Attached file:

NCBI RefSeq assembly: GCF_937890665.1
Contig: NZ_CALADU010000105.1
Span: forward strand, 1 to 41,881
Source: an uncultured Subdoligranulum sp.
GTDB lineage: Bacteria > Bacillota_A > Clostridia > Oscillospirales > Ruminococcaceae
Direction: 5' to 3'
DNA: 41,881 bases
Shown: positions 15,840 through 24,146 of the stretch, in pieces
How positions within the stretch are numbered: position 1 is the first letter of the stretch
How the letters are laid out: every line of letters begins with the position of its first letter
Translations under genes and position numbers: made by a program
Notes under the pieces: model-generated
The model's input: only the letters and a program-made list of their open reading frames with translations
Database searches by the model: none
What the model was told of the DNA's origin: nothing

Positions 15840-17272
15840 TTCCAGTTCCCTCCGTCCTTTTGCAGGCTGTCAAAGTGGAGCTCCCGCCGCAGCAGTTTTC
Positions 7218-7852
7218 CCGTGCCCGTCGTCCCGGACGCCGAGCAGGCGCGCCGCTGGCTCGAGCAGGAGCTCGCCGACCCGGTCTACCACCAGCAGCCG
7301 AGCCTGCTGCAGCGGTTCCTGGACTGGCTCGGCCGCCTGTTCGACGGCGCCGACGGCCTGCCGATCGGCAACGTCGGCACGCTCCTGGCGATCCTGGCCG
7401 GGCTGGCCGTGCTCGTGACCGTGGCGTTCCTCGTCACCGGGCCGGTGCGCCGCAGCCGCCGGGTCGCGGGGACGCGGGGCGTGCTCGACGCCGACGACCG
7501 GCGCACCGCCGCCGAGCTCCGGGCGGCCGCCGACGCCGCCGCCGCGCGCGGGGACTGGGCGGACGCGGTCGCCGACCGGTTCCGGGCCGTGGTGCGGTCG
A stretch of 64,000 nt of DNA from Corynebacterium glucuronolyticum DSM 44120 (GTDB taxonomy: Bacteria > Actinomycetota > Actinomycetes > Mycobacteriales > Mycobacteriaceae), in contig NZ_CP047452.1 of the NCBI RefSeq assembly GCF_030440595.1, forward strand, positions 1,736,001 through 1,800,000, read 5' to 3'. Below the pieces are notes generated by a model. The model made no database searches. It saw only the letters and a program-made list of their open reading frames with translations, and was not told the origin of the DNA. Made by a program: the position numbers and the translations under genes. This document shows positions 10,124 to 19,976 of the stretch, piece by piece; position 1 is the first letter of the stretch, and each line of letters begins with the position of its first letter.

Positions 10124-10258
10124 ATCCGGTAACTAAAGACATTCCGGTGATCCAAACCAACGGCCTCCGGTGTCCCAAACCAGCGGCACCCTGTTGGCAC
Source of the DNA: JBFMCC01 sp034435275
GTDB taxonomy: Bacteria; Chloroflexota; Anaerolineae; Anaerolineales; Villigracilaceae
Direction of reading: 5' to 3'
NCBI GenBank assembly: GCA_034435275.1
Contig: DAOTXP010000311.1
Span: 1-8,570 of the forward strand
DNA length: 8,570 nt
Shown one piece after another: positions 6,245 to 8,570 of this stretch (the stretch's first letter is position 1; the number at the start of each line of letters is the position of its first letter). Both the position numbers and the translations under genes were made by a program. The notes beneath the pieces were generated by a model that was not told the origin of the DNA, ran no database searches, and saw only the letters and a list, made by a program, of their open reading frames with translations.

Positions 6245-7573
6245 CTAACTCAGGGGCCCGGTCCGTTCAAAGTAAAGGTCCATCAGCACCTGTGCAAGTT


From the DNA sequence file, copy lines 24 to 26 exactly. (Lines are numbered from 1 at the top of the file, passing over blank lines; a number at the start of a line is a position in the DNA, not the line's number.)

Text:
Positions 10124-10258
10124 ATCCGGTAACTAAAGACATTCCGGTGATCCAAACCAACGGCCTCCGGTGTCCCAAACCAGCGGCACCCTGTTGGCAC
Source of the DNA: JBFMCC01 sp034435275